Jack Kerwick received his doctoral degree in philosophy from Temple University. His area of specialization is ethics and political philosophy. He is a professor of philosophy at several colleges and universities in New Jersey and Pennsylvania. Jack blogs at Beliefnet.com: At the Intersection of Faith & Culture. Contact him at firstname.lastname@example.org or friend him on facebook. You can also follow him on twitter.
Upon witnessing the trials of Nazi war criminals in Jerusalem, Hannah Arendt remarked that they shared in common one salient feature: it was not stupidity, she said, but a curious, quite authentic inability to think.
With all of the talk of Chris Kyle, the subject of Clint Eastwoods latest blockbuster film, American Sniper, a politically nave spectator could be forgiven for thinking that it really is Chris Kyle of whom people are talking.
And American values and/or foreign policy have nothing to do with it.
Politically Incorrect Slavery in the Present Day
You hypocrite, first take the log out of your own eye, and then you will see clearly to take the speck out of your neighbors eye (Mt. 7:5).
The latest event in France has elicited an array of responses from politicians and commentators here in America. For now, Id like to focus on the single judgment that everyone from across the political spectrum seems to share:
Jack Hunter is a former staffer for Rand Paul who once delivered politically incorrect commentary as the Southern Avenger. When Hunters past came to light, it wasnt before long that he and Senator Paul parted ways.
Recently, I claimed that everyonepoliticians, academics, and media commentatorswho promoted the idea that police brutality is a national epidemic, or even a growing concern, as one self-styled libertarian put it, share some culpability for the murders of the two NYPD officers who were gunned down in their vehicle right before Christmas.
He was an amazing man. He was the best father and husband and friend.
In the wake of the Eric Garner case, some libertarians have urged us to revisit the topic of natural law, a higher moral law that supplies an objective standard of justice for positive law, the law(s) posited (or made) by human beings.
In the fallout following a grand jurys decision to not indict police for the death of Eric Garner, there is no shortage of libertarians who claim that Garner was innocent as far as the natural law is concerned.
In this column, I recently argued in favor of a grand jurys refusal to indict Officer Dan Pantaleo for the death of Eric Garner. To my dismay (and, frankly, shock), a great many conservatives and libertarians, Ive had the great misfortune to discover, disagree vehemently with the grand jurys decision. Some have gone so far as to describe Garners death as murder.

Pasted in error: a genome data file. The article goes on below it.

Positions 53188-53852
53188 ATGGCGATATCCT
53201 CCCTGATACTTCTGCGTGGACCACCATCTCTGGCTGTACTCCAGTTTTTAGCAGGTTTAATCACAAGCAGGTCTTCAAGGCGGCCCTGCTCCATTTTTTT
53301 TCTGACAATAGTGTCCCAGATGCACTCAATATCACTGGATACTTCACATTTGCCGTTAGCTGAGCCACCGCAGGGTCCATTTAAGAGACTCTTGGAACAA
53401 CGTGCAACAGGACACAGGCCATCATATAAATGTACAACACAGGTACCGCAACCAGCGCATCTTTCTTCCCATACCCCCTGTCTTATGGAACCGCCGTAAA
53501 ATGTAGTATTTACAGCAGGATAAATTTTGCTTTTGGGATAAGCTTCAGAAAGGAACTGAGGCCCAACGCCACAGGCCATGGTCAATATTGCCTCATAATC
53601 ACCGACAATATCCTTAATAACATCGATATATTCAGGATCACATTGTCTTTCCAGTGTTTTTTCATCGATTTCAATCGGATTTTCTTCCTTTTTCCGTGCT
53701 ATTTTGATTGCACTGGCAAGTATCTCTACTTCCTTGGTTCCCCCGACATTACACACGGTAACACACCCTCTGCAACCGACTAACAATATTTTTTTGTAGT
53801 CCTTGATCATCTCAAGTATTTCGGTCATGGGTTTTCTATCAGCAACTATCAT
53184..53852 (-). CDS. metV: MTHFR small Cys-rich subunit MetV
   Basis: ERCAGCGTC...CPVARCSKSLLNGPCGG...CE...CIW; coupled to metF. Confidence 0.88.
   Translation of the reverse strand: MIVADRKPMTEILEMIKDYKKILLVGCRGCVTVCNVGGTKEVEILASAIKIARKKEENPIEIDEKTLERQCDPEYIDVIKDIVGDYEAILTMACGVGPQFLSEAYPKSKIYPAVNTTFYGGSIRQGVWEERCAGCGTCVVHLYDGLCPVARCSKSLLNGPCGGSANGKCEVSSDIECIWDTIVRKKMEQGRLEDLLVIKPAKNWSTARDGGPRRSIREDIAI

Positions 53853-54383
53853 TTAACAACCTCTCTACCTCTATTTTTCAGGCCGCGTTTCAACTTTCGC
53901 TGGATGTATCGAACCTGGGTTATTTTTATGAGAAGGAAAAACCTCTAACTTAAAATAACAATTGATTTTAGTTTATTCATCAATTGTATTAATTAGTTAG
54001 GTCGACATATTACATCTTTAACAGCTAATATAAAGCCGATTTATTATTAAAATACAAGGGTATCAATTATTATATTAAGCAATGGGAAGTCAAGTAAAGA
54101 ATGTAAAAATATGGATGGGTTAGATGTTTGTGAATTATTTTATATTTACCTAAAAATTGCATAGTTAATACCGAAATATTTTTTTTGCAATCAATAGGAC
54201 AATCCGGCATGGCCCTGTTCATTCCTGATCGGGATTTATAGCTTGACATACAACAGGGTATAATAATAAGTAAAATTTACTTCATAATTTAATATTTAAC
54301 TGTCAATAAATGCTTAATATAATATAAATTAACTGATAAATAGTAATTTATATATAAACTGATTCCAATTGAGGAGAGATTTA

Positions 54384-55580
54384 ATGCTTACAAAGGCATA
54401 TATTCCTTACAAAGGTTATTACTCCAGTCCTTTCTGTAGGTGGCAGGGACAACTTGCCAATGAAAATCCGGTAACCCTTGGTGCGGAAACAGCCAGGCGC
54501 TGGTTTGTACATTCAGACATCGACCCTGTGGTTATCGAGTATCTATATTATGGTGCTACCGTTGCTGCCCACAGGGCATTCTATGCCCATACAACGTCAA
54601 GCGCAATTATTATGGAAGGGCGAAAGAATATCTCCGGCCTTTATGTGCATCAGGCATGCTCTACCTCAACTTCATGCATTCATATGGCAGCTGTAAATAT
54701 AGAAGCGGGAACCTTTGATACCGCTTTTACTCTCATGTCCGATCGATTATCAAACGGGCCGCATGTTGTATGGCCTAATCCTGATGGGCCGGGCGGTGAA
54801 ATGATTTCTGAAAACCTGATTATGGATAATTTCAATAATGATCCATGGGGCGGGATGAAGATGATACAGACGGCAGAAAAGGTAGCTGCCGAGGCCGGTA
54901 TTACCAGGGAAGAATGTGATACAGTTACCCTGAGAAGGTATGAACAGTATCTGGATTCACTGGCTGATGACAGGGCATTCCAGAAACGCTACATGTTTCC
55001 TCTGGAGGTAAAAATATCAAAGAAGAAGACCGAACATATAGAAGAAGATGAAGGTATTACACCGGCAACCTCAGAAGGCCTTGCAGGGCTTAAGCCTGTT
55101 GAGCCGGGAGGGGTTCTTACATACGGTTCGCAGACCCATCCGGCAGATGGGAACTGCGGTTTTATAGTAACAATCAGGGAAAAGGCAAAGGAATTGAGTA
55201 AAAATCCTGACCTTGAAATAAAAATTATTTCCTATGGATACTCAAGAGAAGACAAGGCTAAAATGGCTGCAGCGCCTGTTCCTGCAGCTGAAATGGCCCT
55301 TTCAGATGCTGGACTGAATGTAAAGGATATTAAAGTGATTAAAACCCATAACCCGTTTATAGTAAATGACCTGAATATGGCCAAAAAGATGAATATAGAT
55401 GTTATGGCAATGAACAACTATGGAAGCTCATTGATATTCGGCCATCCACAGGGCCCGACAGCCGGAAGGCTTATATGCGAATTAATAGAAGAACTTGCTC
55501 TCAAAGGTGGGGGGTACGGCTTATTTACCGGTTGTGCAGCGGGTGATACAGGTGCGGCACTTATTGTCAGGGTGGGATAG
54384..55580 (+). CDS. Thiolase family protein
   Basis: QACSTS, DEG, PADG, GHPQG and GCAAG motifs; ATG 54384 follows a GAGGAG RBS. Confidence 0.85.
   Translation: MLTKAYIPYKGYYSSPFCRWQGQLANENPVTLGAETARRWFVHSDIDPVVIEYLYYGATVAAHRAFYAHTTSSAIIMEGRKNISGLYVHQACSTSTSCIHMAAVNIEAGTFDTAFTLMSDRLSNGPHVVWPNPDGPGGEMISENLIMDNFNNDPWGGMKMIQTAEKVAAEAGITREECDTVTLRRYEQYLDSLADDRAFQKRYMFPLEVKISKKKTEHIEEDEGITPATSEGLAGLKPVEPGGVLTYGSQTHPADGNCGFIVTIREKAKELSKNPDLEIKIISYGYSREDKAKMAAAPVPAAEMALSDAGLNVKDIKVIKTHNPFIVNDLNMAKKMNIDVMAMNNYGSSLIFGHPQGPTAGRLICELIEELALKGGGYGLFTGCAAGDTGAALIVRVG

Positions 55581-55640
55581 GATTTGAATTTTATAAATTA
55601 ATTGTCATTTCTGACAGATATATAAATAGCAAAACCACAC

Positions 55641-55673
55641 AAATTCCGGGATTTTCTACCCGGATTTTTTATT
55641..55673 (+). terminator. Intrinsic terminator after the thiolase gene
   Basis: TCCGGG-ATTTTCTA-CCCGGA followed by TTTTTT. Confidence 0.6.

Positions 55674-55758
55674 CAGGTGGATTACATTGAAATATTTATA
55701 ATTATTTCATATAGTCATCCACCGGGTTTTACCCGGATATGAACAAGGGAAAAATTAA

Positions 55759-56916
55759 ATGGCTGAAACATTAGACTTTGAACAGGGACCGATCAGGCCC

From the rough that is contemporary America, the grand jury that just decided that there were no grounds on which to indict Officer Daniel Pantaleo for the death of Eric Garner is the second diamond to be retrieved. The first is the grand jury that refused to indict Officer Darren Wilson for the death of Michael Brown.
Thoughts on the latest scam
Few things are as effective in eliciting the ire of Republicans as is talk of decriminalizing recreational drug use.
Following their partys crushing defeat at the polls, some Democratic strategists are now claiming that it is Democrats failure to communicate with white men that accounts for their dramatic reversal of fortunes.
As the mid-term elections approach, its high time for Republican commentators to walk the walk. Just the other morning, Mark Steyn, busily promoting his new book, made an appearance on Bill Bennetts radio program. The latter agreed enthusiastically with the former that in order for conservatives to prevail culturally, it is imperative for them to prevent the left from assuming control of the language.
That there is a sensationalistic dimension to the Ebola coverage is something of which I have no doubt.
Revealing the real reasons why leftist activists hate Columbus
Recently, I cautioned my fellow Americans against falling for the notion that the so-called Islamic State is among the gravest threats, or any considerable threat, to the United States.